Figure 1 :Schematic chemical structure of CS

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   Materials and Methods Top

Light liquid Paraffin, heavy liquid Paraffin, hexane, methanol, sodium nitrate, and glacial acetic acid (GAA) were procured from CDH Chemicals Laboratory, India. CS (degree of deacetylation: 85% and viscosity: 800 - 1000 cps), span 85, tween 20, sodium chloride, potassium dihydrogen phosphate, and dextran sulfate were obtained from Sigma Chemicals, USA. Glutaraldehyde, toluene, orthophosphoric acid and triethylamine (TEA) were purchased from Qualigens Fine Chemicals, India. The dialysis bag membrane (MWCO: 3500) was purchased from Sigma, USA.

Optimized procedure for the formulation of CS MPs using the microemulsion cross-linking method

CS was procured at an average molecular weight ranging between 3800 and 2,000,000 Da and deacetylated to 66 to 95%, and was used for these studies. The method used for preparation was a modified protocol reported by Wang Y et al.[18] Light and heavy liquid paraffin oil (1:1) was taken and a mixture of Span 85, Tween 20 (7 - 8% v/v) in a ratio of 10:1 was added to this, which was then homogenized at 16,000 rpm for two minutes, to ideally disperse the surfactants in the oil base. During homogenization, the CS solution (1% w/v) was slowly injected into the oil phase to form an o/w emulsion. Homogenization was carried out at 16,000 rpm for about 30 minutes that resulted in the formation of primary emulsion. The cross-linking agent, toluene-saturated-glutaraldehyde (1:8), was added to it stage by stage (every hour for a period of three hours). The preparation was transferred to a magnetic stirrer and left for four to five hours, for stabilization and cross-linking. The whole process was performed under light protective conditions and the temperature was maintained at 37±1C throughout the experiment. The formulation was centrifuged at 8000 g and the sediment recovered and washed thrice with n-hexane and acetone. The residue was washed with triple distilled water. It was then freeze-dried using liquid N 2 to generate rocky ice, followed by sublimation at -85C and 05 m torr. The freeze-dried product was a fine and free flowing powder, which was collected and stored in an air-tight container at 4C. Optimization of the procedure was carried out by varying the process parameters such as surfactant concentration, stabilizing time (using cross-linking agent), concentration of CS (aqueous phase), and homogenizing time and speed.

Optimization of process parameters

Several parameters such as change in surfactant concentration, change in stabilizing time, change in concentration of CS, change in homogenization time and homogenization speed were tested and optimized. Surfactant concentration was varied from 2 to 7% v/v and it was noticed that the optimized surfactant concentration (7 - 8% v/v) produced an ideal emulsion with improved dispensability. However, it was observed that a surfactant concentration of more than 8% (v/v) resulted in an agglomeration of particles and ultimately bigger particles (unpublished data). The stabilizing / cross-linking time was varied and toluene-saturated-glutaraldehyde (8:1) was added step by step. In spite of starting with two hours of cross linking time, the optimized procedure ended in four hours, during which, bound water molecules from CS MPs evaporated and cross-linking took place effectively (reaction between amino group of CS and aldehyde group of glutaraldehyde occurred eventually). Stabilizing for a period of four to five hours was found to be effective for formulating good cross-linked particles (unpublished data). Change in the concentration of the CS solution had a direct effect on the particle size of the formulation. Different formulations using CS solution of varying concentrations were prepared and particle size was analyzed. An ideal concentration of 1% (v/v) was used for the formulation of CS MPs. Homogenization was carried out for different time intervals, and the optimized time for homogenization was 30 minutes, above which it could generate heat, produced due to shear force, and result in agglomeration of the emulsion (as observed under the light microscope). A significant change in particle size was observed with a change in homogenizing speed. Varying homogenizing speeds from 13,000 to 16,000 rpm resulted in the formulation of finer particles (unpublished data).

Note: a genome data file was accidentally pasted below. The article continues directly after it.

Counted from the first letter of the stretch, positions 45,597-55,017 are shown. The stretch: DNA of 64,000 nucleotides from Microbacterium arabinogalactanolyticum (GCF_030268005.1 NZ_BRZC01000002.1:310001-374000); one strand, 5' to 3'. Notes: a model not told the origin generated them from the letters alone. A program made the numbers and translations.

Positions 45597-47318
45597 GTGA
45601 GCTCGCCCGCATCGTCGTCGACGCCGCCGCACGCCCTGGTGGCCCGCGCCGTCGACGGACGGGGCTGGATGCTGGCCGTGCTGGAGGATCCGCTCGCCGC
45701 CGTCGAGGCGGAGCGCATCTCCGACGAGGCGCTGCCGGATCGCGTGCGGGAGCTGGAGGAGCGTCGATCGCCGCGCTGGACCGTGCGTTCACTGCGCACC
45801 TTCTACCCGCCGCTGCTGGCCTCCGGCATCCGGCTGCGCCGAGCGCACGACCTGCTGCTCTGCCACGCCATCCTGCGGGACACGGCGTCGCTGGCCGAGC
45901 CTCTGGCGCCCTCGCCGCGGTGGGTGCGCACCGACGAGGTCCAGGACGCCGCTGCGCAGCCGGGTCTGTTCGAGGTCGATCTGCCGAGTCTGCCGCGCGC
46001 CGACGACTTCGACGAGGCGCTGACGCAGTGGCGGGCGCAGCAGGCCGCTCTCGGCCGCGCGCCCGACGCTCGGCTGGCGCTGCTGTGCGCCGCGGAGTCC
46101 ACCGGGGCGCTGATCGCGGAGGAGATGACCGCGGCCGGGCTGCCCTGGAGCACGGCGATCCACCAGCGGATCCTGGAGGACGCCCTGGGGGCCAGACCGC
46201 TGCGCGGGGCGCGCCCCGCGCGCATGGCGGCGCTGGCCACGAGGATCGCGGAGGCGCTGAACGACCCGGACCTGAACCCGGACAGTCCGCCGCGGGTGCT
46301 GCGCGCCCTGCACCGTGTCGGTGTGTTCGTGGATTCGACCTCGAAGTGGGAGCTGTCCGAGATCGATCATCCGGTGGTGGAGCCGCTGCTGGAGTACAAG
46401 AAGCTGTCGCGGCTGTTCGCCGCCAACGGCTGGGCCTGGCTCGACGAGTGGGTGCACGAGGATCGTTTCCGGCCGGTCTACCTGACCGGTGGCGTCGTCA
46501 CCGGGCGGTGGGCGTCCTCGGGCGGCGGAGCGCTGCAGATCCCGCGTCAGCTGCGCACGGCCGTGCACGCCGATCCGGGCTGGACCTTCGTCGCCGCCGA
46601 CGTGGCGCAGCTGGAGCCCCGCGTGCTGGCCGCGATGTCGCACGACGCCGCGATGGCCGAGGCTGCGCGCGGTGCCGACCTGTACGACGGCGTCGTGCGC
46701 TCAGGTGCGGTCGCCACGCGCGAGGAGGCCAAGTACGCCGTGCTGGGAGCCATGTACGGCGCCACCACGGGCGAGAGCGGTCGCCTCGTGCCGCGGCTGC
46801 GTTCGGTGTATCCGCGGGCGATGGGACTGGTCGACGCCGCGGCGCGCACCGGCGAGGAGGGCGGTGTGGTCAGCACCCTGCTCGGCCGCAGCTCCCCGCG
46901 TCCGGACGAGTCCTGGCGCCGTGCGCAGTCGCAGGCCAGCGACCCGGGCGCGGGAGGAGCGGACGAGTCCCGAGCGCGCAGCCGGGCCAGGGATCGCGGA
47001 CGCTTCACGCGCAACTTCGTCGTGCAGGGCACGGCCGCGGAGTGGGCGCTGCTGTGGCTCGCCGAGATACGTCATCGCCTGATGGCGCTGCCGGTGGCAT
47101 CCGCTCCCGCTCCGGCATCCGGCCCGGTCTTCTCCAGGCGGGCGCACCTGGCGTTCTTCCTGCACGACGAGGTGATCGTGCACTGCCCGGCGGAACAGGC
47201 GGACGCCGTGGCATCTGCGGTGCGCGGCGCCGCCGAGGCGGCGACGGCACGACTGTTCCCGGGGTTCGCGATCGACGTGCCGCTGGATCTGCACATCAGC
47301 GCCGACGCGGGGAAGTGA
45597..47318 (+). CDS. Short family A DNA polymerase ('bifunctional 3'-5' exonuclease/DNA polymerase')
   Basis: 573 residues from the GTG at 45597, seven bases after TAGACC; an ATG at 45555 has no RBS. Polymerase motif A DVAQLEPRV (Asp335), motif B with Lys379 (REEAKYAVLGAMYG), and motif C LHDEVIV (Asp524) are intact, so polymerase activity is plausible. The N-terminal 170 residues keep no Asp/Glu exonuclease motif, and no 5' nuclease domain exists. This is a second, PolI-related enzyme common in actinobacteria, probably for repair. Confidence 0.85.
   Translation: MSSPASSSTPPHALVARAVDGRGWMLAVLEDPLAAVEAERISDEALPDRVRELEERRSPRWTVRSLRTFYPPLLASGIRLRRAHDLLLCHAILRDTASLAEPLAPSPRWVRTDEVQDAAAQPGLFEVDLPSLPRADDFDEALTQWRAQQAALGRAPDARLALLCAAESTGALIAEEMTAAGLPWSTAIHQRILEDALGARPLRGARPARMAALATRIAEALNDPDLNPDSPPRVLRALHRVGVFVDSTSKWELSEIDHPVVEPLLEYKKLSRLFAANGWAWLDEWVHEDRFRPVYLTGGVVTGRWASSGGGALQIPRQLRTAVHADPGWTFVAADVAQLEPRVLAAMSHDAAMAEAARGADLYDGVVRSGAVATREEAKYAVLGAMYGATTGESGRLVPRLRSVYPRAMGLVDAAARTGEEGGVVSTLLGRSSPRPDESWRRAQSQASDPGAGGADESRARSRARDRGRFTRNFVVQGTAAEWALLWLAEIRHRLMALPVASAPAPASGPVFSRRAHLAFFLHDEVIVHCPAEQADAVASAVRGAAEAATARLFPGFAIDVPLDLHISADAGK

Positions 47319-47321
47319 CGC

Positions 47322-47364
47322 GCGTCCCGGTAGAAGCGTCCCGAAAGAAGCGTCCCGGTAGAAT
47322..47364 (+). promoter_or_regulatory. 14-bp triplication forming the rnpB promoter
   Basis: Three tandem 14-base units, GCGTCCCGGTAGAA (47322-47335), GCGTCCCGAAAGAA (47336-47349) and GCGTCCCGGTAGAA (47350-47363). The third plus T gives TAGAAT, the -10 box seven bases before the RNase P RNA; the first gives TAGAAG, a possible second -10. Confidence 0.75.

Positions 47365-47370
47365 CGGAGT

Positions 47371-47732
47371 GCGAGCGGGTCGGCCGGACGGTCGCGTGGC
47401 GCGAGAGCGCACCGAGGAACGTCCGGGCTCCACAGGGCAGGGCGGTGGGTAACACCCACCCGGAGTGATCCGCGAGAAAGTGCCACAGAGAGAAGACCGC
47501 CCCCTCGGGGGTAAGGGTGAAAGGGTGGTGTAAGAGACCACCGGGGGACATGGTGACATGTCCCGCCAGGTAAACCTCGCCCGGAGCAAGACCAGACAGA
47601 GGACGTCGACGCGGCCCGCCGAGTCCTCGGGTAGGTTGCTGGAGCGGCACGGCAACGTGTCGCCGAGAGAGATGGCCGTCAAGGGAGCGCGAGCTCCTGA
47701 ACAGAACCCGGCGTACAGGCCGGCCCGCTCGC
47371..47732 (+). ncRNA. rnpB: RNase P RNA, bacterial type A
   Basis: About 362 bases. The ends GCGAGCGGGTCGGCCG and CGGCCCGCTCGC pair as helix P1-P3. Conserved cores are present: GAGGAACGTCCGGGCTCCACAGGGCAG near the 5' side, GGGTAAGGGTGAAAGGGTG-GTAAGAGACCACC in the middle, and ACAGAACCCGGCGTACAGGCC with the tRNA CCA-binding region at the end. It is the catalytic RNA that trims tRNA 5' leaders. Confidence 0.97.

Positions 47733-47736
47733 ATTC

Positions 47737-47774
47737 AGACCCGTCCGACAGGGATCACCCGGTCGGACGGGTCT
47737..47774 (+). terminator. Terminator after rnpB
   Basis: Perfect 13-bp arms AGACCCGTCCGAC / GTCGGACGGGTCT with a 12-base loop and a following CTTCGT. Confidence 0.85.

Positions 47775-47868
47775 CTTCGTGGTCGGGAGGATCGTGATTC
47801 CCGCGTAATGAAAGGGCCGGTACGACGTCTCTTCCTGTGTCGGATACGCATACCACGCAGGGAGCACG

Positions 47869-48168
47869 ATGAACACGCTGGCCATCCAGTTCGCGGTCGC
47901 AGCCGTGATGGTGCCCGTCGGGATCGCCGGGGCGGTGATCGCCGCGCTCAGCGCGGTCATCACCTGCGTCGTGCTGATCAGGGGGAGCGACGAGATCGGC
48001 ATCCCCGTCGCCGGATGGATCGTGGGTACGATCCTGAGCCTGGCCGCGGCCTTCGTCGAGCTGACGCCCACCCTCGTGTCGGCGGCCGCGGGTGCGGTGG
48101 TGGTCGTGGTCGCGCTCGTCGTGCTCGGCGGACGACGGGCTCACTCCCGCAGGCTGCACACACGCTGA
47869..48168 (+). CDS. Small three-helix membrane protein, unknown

Cross-linked and non-cross-linked MPs

Cross-linking of MPs during formulation was carried out using toluene-saturated glutaraldehyde. Cross-linking of particles provided compact fine particles, which dispersed quite easily once formulated. During cross-linking of CS MPs, the amino group of CS reacted with the aldehyde group of glutaraldehyde and resulted in the formation of the amino-aldehyde complex (Schiffs base). Cross-linked and non-cross linked MPs were analyzed using FTIR (Qualitative approach).

Optimized procedure for the formulation of CS MPs using the Ionic gelation method

Degradation of high molecular weight CS into low molecular weight CS (LMWCS)